“The fellowship between man and man which has been the principle of development, social and moral […], is the ideal of goodness entirely human”.

This citation of the Victorian novelist Mary Ann Evans, known under the male pseudonym George Eliot, reflects an early definition of a humanism.   

The concept of humanism marks one of mankind’s most influential philosophical strands of thought and a crucial turning point within the history and the development of human civilization following a theme of human goodness.  The Italian philosopher Pico della Mirandola (1463-1494) defined humanism in his famous Oration on the Dignity of Man, written in Florence in 1486:

“God the Father, (…) taking man (…), set him in the middle of the world and thus spoke to him: ‘we have made you a creature neither of heaven nor of earth, neither mortal nor immortal, in order that you may, as the free and proud shaper of your own being, fashion yourself in the form you may prefer’.”

The genius of Leonardo da Vinci (1452-1519) is an illustration of humanity’s endless ability to understand the environment. Inventor, architect, painter and civil engineer, Leonardo took an interest in all things, from medicine to biology. His note-books show an insatiable curiosity, an interest in the different movements of water, reflections on the atmosphere, observations of nature and the gestures or changes in humour of his contemporaries. He refreshed the Lombard portrait tradition, revolutionized painting and never ceased throughout his life to build bridges between disciplines, as equal and as diverse products of the never-ending creativity of human spirit. Through his travels in Italy and France, through his works – the Mona Lisa, the Last Supper – he is a model of what human beings can accomplish, by dint of work and imagination.

As an intellectual and ethical stance, humanism stresses the significance and the normative value of human goodness both with respect to individuality, community and overall society. As such, the concept of humanism involves a critical reflection of the constitution of society and of the manner in which social interactions between human beings proceed. Regarding its origins within the framework of the era of European Enlightenment, humanism was cast as a moral rationale.  The aim was to address fundamental questions relating to humanity and human nature. These relationships facilitated humankind’s ordered progress in science and technology. Rooted in the notion of a free and resourceful human existence, humanism evolved into the grand movement of human spiritual and creative liberation, which enabled an unparalleled acceleration of European economic growth and social change. In line with humanist ethics, material growth was understood as a collective good, which was to serve all participants of a community and meant to enable the socio-economic progress of society. Thus, although the exact definition of humanism has historically fluctuated in accordance with successive and diverse strands of intellectual thought, the underlying concept rests on the universal ideas of human emancipation, independence, social justice and the promotion of  general well being.

Economic growth has been defended for its contributions to human well being and increasing standards of living. Yet, it is evident that the current level of  economic growth requires to be supported by an increasing use of Earth’s natural resources that exceeds the capacity of the planet to yield them. It has been clear for a long time that we cannot continue to consume water, burn fuel and emit carbon dioxide at ever increasing rates. We are at a point in history where economic growth and monetary prosperity have to be replaced with a global cultural, spiritual, and political value shift to adopt a steady state economy.   The objective is to move towards simplicity,and sufficiency in a sharing, community, with a deep respect for the natural world, driven by a non-monetary definition of prosperity. Humanism is the obvious educational framework to carry us along this path.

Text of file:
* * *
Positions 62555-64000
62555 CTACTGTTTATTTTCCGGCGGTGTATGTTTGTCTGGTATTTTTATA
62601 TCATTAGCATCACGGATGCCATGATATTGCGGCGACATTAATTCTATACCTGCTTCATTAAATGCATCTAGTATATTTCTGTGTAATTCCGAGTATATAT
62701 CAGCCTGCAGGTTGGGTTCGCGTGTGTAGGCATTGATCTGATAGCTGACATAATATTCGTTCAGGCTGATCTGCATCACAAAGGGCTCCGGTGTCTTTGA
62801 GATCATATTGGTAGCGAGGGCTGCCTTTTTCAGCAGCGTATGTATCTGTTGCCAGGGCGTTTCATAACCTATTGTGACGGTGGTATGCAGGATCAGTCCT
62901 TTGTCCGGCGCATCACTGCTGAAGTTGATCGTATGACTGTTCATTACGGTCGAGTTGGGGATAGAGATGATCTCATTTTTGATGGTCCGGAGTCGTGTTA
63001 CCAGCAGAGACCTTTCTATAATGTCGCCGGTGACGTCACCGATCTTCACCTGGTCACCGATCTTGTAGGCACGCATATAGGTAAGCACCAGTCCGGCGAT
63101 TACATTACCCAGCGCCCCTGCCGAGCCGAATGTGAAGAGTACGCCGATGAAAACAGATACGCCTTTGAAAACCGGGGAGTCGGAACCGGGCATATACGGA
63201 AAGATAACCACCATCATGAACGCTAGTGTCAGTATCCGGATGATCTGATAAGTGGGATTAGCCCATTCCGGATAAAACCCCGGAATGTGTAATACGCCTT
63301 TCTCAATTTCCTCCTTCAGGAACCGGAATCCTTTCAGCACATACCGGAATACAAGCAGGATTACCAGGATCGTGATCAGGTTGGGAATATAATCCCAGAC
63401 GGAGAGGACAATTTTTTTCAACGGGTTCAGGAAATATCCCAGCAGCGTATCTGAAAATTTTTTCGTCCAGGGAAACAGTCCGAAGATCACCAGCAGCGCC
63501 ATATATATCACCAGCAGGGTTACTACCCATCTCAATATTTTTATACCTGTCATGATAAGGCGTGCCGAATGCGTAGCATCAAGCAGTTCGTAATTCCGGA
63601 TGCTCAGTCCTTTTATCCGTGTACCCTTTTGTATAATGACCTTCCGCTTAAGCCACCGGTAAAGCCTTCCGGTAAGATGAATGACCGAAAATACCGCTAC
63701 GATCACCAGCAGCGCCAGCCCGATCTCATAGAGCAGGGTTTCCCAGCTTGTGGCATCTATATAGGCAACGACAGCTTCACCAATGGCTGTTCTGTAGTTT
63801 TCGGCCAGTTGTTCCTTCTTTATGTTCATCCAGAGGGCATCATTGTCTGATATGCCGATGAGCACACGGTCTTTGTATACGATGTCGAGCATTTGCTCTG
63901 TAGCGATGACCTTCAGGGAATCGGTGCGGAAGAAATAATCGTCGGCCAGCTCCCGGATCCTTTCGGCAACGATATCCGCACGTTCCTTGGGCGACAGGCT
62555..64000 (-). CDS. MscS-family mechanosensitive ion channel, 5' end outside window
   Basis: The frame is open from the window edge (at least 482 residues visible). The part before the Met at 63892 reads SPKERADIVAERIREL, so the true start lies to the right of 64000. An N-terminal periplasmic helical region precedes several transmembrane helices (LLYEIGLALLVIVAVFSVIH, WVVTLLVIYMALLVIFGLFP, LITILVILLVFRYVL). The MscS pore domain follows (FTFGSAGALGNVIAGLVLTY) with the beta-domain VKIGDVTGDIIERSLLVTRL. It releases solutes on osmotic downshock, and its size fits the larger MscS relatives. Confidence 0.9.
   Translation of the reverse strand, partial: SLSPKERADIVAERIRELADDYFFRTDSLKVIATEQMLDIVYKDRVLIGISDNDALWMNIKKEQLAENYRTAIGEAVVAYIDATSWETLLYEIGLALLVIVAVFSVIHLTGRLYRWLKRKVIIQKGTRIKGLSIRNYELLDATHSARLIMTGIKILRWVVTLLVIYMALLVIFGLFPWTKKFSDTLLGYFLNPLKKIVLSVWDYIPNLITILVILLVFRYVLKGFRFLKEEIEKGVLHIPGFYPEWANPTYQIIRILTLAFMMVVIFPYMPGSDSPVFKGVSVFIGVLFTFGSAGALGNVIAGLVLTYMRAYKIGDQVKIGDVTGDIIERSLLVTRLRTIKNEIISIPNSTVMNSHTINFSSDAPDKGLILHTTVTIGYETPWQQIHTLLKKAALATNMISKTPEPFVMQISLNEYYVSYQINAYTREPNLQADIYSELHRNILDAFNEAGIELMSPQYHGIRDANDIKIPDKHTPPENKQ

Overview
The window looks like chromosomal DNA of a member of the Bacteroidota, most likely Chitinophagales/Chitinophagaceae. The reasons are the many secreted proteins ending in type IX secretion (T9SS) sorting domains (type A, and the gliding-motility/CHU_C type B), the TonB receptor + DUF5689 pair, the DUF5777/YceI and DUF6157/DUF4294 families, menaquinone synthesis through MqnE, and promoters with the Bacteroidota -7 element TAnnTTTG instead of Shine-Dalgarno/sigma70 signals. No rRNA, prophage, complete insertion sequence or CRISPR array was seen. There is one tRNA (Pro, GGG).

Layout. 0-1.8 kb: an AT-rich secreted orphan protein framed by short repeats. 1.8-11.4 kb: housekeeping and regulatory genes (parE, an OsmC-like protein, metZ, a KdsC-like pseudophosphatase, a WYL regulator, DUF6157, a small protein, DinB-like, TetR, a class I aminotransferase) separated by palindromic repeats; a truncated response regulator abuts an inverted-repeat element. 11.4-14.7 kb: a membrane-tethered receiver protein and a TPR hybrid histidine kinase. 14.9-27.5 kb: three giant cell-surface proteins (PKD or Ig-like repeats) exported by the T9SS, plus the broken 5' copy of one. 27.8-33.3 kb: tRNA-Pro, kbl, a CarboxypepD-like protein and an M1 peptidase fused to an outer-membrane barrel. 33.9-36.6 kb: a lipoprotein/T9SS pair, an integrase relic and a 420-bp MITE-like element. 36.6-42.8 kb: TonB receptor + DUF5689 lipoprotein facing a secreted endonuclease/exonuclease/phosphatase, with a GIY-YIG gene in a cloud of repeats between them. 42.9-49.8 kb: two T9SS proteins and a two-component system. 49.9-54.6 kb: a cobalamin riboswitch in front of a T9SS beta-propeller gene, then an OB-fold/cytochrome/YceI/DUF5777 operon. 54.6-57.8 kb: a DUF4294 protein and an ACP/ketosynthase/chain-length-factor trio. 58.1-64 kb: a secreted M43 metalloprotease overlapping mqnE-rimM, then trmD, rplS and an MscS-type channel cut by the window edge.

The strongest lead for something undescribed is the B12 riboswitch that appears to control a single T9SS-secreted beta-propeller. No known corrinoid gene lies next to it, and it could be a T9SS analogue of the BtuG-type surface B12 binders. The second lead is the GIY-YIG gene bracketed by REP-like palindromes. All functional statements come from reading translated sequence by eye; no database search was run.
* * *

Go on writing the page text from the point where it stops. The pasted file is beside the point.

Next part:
Rowen Williams, former Archbishop of Canterbury,  speaking at the Cambridge ‘Ethics of Sustainabile Prosperity for All’ conference in 2018 defined prosperity as ‘that which is hoped for’.  He maintained that ;

…morally, such prosperity should be rooted to provide for the common good for all and shared social goals.  Yet we are currently looking forward in panic in our current politics of populist protectionism which puts national security  over global wellbeing and pitches North against South, East against West and rich against poor. Our well being is interdependent and interlocking, so prosperity for the few is prosperity for none.  International crises be they environmental or social do not respect boundaries. The secure border is a toxic fiction”.

His prescription for a prosperous sustainable future is;

.”.. to build sustainble virtuous civil societies which transcend narrow factionalism and look wider and beyond national electoral politics. This also means reinforcing international organisations and finding narratives of international cooperation being empowering of our humanity rather than a loss of national freedom”.

With respect to human relations, he said;

“…we need a positive sense of justice in what is owed to all humanity, adnabod in Welsh (recognise or know someone).  Our localism and universalism needs to be connected, seeing the stranger as neighbour in a true humanism”.